I had great hopes for this when I saw the title. I normally use TDD (Test Driven Development) exclusively, but have been finding it difficult to get into the rhythm of TDD when developing in Python for Google App Engine. I’m just not familiar enough with the Python unit-test ecosystem. So a general purpose Mock Object framework looked as if it would be a useful tool for the toolbox.
Unfortunately, it uses my least favourite approach to Mock Objects: switch the Mock into “record” mode, manually perform a sequence of actions, then switch the mock to “replay” mode and run the real code to compare it against the recorded expectations.
In the Java world this is the approach taken by EasyMock. In a strongly-typed, pre-compiled language such as Java, this is just about excusable in order to gain method call validation in the IDE or compiler. But in a more flexible language I really can’t see the point.
For me, the overwhelming disadvantage of the record-replay approach is that it implies that there is only one complete correct sequence of collaboration calls, and that anything else is an error. In real systems this is simply not true. Some calls might be optional (such as a “getter” which may be cached”); some calls may be unimportant to a particular test; some calls may be happily repeated many times (such as a “hasMore” or equivalent status call); and most importantly, some calls may occur in any order.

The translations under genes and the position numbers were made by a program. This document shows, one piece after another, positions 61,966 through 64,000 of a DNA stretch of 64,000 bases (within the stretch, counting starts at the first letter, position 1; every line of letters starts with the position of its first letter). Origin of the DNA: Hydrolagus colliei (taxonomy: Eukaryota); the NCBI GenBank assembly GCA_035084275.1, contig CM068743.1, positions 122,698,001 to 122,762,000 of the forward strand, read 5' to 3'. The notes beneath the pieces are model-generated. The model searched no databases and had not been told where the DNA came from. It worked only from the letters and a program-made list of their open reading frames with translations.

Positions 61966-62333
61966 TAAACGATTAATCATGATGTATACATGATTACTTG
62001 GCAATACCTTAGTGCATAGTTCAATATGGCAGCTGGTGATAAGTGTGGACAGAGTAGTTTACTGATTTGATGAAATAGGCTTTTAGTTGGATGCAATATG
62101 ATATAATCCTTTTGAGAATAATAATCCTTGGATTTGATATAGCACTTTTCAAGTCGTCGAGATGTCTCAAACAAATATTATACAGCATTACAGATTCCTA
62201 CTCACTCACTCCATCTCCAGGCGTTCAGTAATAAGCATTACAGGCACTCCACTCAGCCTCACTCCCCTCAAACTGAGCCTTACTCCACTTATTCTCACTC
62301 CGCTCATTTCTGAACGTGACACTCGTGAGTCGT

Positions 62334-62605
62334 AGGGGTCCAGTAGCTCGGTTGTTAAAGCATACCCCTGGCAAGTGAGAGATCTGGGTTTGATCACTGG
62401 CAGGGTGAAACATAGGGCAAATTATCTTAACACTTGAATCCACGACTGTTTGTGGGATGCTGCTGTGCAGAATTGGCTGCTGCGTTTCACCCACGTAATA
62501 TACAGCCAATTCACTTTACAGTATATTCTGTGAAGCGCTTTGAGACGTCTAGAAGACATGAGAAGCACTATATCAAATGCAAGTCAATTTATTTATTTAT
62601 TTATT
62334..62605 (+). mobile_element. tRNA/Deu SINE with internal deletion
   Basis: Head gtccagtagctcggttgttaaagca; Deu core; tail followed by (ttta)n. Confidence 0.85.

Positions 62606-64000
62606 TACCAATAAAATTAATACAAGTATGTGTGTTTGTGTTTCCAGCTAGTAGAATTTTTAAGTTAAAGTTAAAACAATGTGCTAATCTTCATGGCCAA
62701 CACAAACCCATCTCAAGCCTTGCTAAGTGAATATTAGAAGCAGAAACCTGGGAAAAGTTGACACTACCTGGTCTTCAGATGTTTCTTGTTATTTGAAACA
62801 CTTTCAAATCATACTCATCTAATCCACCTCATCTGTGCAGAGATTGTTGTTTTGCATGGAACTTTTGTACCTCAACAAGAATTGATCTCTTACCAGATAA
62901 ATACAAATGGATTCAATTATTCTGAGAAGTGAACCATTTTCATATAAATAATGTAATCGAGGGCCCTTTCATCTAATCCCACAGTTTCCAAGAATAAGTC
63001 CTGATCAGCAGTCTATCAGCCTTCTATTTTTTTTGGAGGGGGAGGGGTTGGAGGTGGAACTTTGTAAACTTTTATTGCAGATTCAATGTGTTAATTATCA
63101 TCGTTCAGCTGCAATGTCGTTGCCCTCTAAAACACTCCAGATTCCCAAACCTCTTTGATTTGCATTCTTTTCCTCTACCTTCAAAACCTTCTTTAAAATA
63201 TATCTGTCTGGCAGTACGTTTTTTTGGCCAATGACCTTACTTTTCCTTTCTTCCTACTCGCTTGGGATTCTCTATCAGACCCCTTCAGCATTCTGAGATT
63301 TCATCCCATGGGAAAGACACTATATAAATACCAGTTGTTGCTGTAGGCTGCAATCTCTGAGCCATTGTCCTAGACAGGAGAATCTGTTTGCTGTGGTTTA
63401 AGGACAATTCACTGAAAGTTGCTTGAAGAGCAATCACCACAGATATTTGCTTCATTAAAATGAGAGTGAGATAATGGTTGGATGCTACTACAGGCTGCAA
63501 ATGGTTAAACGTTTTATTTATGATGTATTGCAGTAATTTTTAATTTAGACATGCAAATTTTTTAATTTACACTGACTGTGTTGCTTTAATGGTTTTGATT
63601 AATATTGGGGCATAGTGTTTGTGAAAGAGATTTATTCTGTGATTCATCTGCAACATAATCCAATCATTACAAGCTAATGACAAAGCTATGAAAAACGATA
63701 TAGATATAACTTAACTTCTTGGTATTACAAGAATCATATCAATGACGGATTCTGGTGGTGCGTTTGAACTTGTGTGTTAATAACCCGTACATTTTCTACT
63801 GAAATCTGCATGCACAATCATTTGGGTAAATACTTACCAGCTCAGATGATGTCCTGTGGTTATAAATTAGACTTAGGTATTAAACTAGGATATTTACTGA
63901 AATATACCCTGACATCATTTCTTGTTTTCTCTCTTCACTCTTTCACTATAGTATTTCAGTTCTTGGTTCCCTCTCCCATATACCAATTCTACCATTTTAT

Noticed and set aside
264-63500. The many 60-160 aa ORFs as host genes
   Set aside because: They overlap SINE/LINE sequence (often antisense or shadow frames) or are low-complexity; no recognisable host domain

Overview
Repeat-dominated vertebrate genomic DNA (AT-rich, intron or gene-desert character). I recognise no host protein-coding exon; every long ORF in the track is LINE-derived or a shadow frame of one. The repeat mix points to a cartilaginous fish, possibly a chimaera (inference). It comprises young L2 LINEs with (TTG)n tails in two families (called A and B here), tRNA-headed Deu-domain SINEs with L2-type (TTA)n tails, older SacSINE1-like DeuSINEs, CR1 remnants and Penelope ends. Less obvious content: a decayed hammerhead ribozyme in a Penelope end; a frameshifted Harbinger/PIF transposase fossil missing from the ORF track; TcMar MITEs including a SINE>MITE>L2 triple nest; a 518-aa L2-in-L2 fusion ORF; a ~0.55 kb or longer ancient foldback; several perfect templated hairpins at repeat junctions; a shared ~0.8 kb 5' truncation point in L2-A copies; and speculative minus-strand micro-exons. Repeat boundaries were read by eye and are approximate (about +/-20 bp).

Although typical record-reply frameworks try to address some of these issues, every such attempt makes the operation of the framework more clumsy and less obvious. It’s very hard to address the fundamental problem.
In my opinion, a much better approach to mock objects is for the Mock object to simply record all the calls made during the running of the test, and then provide a flexible set of accessors and assertions to apply to the result. That way, whoever writes the test case can also easily write specific assertions, such as asserting that the count of calls to “hasNext” is always one more than the count of calls to “next” without requiring special support in the framework.
Does anyone know of a more sensible Mock framework for Python?